September 20, 2014
Starting about the first of the year, someone began to actively manipulate the Dollar/Yen exchange rate to keep it stable at about 102 yen to the dollar. I presume it was the Bank of Japan, but I don't actually know for sure.
I keep an exchange rate gadget on one of my computer desktops, showing USD vs JPY, just because I'm curious, and it's been preposterously stable for quite a long time. Exchange rates don't do that unless someone is fiddling with them.
Starting about a month ago they stopped doing it, and now the exchange rate is 109 yen to the dollar and trending up rapidly. Over the last ten years it's been as high as 128 and as low as 76. When the Yen was very strong, it caused all the disadvantages for Japan that we all know and love: making their exports expensive, presumably reducing their sales.
Which, I suspect, is why (I presume) the Bank of Japan began buying dollars with yen, to inflate the yen relative to the dollar. I wonder why they stopped?
September 19, 2014
The Weather Bureau's forecast for my area looks like this:
Where the heck do they think we're going to get smoke from? I looked and the nearest fire (and it's a bitty one) is 40 miles away.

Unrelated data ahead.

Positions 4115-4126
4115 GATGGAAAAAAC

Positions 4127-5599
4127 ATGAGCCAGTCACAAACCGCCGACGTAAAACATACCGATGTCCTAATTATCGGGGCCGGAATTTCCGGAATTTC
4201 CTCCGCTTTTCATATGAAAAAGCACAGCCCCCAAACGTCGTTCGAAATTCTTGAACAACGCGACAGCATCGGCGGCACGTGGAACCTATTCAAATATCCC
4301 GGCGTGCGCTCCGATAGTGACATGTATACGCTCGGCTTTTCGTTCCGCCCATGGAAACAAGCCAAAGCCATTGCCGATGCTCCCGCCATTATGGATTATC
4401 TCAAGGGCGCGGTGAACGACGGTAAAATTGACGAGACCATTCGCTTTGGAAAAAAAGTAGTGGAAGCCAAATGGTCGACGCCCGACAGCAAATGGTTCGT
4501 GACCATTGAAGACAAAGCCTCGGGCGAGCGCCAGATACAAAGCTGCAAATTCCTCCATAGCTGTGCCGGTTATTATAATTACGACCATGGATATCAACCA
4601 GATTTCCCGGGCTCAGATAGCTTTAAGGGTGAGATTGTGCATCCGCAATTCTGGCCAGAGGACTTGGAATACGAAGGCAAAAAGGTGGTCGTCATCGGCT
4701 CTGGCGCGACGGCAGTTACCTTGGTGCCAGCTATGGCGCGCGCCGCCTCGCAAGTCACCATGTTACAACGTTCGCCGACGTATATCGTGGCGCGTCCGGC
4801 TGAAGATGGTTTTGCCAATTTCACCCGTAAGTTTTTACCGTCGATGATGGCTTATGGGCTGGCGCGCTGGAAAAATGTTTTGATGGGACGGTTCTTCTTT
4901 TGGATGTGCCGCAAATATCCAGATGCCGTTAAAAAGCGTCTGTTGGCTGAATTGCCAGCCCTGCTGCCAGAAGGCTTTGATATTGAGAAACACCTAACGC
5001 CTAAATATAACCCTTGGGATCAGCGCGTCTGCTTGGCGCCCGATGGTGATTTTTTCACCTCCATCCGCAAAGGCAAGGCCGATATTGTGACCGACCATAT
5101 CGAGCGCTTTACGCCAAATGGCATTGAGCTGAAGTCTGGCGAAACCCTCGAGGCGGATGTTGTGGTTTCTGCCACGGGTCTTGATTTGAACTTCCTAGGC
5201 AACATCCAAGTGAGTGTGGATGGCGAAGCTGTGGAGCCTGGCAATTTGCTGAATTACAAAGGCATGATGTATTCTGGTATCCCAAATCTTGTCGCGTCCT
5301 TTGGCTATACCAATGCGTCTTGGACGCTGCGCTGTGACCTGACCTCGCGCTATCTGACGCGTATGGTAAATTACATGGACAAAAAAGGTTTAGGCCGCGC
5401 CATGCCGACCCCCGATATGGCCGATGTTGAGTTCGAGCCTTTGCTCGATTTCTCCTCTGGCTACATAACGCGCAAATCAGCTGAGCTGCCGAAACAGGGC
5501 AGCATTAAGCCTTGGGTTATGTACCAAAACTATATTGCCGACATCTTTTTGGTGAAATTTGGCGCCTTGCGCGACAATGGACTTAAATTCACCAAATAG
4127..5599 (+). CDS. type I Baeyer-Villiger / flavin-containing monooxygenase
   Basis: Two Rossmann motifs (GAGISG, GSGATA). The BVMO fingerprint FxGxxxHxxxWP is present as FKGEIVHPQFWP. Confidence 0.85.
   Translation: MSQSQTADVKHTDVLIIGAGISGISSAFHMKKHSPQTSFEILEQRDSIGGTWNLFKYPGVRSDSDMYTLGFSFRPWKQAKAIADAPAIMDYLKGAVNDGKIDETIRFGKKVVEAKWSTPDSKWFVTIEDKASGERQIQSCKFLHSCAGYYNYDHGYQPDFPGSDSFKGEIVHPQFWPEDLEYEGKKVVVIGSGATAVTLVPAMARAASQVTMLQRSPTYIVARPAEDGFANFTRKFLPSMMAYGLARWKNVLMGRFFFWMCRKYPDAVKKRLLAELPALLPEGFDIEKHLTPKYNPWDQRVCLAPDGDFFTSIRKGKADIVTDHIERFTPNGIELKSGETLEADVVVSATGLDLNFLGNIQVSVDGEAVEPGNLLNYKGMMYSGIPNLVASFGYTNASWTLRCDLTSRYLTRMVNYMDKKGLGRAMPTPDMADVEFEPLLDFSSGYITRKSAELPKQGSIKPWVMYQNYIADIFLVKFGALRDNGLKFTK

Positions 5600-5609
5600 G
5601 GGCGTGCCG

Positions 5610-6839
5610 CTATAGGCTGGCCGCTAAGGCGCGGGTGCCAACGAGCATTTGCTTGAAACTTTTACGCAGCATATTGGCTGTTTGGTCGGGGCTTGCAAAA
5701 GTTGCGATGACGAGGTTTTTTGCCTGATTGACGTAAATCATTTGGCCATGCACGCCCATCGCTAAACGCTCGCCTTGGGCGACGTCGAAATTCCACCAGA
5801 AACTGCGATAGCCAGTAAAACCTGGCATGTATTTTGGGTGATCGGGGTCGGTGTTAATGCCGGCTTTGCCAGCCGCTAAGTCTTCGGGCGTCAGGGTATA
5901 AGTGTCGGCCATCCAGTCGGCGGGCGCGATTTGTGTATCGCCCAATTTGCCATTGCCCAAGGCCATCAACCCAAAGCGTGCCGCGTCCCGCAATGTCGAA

September 14, 2014
I noticed that links to it started showing up on TokyoToshokan. There's probably a story behind all this but I doubt we'll ever learn what it was.
On to other things: Is Sherlock Holmes trademarked? The stories are out of copyright now, but trademarks don't expire as long as they're properly defended. Reason I ask is that the next "Phoenix Wright, Ace Attorney" game is going to feature Sherlock Holmes.
And Watson: Iris Watson, 8 years old, supergenius with a Ph.D. in medicine and author of a series of books and articles about Holmes. She has pink drill twintails and looks like a refugee from steampunk.
Apparently it is normal for there to be cute underage girls hanging around in this series for no obvious reason.
Perhaps I should say "common" instead of "normal"...
September 10, 2014
If you ever visit Seattle, it's worth visiting the place just because it's so mind-blowingly tacky.
September 09, 2014
There are certain signals which indicate that you should back away from someone slowly, and not meet their eye. Used to be that a pocket protecter full of pens in a shirt breast pocket was such a signal. Now Apple has given us a new one.
Apple has two advantages in this regard:
1. The company places a very high value on aesthetics, and there's no avoiding the fact that watches are generally understood to not merely be functional, but a form of jewelry. So maybe Apple can design a fake digital watch that you wouldn't be embarrassed to wear.
2. Apple's customers are slavish idiots and will buy dog feces if Apple puts them in a unibody aluminum casing.